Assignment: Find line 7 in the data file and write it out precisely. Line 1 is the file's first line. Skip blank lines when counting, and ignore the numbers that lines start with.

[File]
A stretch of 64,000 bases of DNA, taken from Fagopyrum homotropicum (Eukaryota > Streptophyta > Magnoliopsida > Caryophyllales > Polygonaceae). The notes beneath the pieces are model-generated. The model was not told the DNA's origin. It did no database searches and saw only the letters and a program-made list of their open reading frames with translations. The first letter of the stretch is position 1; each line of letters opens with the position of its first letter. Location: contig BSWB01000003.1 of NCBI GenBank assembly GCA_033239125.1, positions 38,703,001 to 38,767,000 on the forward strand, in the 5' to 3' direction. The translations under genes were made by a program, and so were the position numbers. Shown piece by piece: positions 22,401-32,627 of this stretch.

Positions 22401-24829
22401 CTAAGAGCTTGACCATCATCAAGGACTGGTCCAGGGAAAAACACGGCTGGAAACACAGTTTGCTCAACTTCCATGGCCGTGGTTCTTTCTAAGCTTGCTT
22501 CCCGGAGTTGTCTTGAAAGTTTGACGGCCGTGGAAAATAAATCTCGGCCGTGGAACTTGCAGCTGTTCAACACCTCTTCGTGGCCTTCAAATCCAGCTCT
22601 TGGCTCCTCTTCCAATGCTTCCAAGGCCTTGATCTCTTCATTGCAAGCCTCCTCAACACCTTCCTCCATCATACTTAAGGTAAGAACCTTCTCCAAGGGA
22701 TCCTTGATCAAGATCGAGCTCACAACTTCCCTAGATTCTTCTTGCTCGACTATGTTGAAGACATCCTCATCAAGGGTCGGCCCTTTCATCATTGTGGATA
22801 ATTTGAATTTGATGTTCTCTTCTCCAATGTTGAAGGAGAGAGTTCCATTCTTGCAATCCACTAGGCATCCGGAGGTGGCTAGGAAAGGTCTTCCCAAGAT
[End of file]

22801 ATTTGAATTTGATGTTCTCTTCTCCAATGTTGAAGGAGAGAGTTCCATTCTTGCAATCCACTAGGCATCCGGAGGTGGCTAGGAAAGGTCTTCCCAAGAT